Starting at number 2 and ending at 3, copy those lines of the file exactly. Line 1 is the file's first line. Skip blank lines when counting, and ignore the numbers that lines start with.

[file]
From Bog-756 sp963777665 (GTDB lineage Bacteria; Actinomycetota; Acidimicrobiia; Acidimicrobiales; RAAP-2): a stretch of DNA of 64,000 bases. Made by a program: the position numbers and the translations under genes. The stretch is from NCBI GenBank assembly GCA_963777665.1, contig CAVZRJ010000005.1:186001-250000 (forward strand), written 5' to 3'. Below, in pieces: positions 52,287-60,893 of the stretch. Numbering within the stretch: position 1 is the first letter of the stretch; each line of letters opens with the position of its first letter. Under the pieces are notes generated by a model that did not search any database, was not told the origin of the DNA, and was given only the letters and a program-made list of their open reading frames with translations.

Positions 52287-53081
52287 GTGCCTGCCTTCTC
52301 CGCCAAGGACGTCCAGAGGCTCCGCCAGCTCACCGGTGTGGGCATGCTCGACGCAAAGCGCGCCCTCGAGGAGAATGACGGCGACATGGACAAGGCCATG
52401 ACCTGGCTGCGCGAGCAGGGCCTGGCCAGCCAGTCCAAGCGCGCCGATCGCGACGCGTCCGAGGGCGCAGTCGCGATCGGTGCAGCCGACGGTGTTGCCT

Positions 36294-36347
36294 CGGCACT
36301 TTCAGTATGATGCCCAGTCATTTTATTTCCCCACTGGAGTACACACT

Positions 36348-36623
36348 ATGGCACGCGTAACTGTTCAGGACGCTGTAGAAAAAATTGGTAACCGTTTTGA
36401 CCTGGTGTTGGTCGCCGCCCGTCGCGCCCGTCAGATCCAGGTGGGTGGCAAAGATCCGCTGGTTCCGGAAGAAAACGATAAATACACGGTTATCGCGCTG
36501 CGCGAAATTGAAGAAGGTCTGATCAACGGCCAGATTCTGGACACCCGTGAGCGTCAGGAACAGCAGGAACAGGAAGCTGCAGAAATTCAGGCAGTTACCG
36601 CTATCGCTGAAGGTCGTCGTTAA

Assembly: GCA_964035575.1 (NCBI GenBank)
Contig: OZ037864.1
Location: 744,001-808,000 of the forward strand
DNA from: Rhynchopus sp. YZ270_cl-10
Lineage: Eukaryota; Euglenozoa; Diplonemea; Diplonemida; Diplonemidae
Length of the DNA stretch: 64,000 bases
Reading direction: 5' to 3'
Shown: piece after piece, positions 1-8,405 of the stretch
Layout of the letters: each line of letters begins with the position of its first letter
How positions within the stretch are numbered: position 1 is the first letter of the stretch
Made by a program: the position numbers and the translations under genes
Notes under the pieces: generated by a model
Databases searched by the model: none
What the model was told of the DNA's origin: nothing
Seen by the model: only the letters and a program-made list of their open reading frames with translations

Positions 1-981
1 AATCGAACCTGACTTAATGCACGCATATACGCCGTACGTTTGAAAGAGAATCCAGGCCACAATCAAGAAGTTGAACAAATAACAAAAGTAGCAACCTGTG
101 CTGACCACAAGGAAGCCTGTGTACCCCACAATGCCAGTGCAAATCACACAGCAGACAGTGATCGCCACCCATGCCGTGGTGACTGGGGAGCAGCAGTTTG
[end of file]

Positions 52287-53081
52287 GTGCCTGCCTTCTC